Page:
Why are we getting this so wrong?
In the past week silicon.com has published a series of articles shedding light on the issue of laptop theft in the UK. And it has made for worrying reading.
The overall trend is upwards - more laptops and more data are being stolen every day across the UK. London is the worst hit, with more than 15,000 laptops stolen in the Metropolitan Police area alone.
But the problem is far from unique to the capital. Laptop theft is increasing across the country - from Devon and Cornwall to Lothian and Borders - and is growing at a greater rate than laptop sales.
Even worse, research reveals a lack of security when it comes to protecting data on laptops. The fact users aren't being given locks to physically secure their laptops is a major concern but it's far from as hefty a concern as the lack of encryption. If the data on these stolen laptops was better protected the theft stats would be far less alarming.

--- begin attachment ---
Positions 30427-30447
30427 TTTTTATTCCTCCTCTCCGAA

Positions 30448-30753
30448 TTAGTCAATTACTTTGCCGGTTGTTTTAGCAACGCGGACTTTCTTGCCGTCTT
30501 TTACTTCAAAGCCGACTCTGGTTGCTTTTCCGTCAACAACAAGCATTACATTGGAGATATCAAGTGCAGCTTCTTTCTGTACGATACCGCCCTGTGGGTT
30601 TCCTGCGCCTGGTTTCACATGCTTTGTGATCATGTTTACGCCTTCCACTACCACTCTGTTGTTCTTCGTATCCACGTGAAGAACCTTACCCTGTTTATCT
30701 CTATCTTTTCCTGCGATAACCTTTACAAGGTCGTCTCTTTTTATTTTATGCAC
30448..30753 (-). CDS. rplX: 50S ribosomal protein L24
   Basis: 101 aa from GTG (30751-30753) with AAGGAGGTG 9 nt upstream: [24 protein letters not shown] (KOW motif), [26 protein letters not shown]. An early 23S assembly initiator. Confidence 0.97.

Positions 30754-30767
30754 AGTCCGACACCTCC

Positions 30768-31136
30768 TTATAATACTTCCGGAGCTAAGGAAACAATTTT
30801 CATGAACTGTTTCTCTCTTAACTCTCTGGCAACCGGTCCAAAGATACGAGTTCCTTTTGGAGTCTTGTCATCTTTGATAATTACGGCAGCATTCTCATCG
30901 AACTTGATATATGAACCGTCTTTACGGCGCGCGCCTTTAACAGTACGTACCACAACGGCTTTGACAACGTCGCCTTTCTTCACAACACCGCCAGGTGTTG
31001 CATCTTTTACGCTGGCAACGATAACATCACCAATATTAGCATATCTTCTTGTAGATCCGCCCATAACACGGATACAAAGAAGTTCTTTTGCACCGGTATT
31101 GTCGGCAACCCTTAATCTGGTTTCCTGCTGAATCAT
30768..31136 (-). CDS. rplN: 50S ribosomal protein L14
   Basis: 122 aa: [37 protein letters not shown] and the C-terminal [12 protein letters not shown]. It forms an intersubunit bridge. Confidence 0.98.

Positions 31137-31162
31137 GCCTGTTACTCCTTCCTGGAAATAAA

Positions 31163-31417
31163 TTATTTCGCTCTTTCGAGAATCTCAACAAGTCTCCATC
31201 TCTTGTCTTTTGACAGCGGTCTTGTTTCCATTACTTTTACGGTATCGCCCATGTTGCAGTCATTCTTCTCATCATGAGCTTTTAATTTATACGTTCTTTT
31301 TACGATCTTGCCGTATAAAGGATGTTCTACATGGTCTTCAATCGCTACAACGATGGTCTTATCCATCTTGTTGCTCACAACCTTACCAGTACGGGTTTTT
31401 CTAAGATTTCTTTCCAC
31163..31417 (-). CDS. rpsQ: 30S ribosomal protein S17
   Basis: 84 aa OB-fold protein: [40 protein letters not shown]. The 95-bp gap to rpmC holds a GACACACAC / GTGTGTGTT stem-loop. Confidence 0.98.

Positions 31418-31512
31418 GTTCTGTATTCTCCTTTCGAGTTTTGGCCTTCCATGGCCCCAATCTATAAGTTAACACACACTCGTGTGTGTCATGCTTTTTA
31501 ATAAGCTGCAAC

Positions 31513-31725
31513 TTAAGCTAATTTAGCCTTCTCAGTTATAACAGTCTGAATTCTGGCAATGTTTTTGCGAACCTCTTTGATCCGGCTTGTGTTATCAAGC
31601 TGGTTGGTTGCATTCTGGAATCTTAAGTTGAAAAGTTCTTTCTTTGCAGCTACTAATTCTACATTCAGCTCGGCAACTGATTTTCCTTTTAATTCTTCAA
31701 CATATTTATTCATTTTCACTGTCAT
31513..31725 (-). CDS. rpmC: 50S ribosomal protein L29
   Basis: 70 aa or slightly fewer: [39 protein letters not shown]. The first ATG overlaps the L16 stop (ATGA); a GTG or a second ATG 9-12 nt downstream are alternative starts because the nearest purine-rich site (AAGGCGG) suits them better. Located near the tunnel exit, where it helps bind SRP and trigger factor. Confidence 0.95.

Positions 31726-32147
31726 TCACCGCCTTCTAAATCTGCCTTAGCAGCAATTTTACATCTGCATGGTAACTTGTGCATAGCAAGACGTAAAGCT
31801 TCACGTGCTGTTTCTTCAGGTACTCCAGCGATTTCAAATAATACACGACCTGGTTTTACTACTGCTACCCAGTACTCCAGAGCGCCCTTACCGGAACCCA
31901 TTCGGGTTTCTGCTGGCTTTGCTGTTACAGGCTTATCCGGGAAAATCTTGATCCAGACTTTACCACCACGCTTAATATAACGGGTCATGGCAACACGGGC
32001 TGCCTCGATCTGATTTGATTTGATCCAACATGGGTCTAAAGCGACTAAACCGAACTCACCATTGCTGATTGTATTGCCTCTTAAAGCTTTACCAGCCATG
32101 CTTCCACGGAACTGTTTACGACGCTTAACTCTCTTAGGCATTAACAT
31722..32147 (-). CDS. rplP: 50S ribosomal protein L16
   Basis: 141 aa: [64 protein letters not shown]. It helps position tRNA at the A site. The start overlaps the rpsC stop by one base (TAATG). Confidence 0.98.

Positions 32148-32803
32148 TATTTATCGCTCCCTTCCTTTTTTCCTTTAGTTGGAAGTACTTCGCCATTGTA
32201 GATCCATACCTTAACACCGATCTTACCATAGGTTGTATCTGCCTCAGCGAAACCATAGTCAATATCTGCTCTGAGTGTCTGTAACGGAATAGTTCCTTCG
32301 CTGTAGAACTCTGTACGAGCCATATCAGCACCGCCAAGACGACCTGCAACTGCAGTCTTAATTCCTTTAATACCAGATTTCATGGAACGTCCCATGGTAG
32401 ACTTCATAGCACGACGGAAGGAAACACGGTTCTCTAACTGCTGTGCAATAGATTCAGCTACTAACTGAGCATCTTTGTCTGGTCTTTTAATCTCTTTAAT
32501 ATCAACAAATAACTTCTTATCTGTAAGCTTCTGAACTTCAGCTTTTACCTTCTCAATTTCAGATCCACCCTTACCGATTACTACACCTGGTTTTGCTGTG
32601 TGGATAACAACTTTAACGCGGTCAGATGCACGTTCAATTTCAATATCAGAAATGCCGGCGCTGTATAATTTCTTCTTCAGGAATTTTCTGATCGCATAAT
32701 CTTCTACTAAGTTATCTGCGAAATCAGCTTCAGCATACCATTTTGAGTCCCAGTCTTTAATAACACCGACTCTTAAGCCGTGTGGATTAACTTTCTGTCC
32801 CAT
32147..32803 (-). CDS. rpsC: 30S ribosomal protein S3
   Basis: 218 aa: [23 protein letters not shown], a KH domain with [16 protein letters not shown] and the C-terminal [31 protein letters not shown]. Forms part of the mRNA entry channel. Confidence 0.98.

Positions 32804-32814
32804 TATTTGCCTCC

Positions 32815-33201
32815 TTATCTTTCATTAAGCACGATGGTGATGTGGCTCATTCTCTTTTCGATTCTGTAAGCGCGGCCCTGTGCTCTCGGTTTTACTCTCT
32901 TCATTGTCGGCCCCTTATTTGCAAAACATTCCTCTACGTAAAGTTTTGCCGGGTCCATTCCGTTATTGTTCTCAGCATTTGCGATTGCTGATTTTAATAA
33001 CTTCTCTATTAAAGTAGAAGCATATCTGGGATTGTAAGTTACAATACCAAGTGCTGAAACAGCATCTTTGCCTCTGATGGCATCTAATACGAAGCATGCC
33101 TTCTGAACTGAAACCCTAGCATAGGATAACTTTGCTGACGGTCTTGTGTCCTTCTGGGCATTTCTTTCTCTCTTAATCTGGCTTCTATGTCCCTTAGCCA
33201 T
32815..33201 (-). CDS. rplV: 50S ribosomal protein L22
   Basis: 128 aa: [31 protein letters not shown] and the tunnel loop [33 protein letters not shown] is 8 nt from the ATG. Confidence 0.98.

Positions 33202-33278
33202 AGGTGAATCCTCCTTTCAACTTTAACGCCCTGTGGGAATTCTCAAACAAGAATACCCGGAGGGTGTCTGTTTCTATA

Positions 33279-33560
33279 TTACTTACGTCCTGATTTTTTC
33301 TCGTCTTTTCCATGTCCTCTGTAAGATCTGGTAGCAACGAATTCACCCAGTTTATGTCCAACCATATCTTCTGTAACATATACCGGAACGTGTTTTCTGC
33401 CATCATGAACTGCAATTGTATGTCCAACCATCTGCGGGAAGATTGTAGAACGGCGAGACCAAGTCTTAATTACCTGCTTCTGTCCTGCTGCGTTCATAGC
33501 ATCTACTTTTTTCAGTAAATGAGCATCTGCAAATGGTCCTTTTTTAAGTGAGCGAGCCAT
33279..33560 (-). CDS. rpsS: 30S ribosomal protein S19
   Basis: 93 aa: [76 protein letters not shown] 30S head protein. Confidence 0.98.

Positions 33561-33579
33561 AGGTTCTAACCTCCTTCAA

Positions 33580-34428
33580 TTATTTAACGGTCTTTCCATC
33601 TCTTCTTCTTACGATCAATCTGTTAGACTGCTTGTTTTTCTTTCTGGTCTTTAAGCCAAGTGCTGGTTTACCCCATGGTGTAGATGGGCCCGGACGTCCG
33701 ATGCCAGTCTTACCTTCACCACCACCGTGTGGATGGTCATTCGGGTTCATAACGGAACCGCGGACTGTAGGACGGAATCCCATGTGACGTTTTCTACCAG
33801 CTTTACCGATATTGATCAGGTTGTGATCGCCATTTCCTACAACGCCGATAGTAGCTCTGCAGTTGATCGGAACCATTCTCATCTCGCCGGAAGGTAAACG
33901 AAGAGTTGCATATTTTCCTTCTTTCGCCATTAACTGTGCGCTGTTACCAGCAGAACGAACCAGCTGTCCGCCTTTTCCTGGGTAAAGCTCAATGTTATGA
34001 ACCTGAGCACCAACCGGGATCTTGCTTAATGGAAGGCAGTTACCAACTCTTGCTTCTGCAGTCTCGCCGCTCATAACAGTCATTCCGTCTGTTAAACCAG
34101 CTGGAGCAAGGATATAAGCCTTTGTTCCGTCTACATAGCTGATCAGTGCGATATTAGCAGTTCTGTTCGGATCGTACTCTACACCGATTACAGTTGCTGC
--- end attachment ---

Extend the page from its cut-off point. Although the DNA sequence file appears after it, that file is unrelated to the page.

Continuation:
On top of this there's a widespread perception that carrying laptops in dedicated laptop bags marks victims out as targets for thieves - yet it still goes on (just pick them out on your train journey home this evening, or walking along the street). We also published excerpts from crime reports that appear to support this belief.
Of course, no matter what measures are taken, laptops will always get stolen. They are tempting targets - being of great value and easy to carry off. Simply blaming the criminals is not an option. It's a sad fact but we should plan for the worst - especially when it's happening so often and to so many people.
Instead, however, 'duty of care' attitudes towards company hardware also seem to be fading fast. 'I should go straight home, I'm taking the work laptop' has long been replaced by 'sod it, I'll leave my laptop bag on the pub floor'.
Businesses must act to mitigate the risks. Encrypt laptops, provide users with locks to deter opportunists and better educate staff about the threats.
The laptop provides a great opportunity to work more flexibly and more effectively and its use should not be undermined by lazy end-user behaviour or a failure from the business to understand the risks.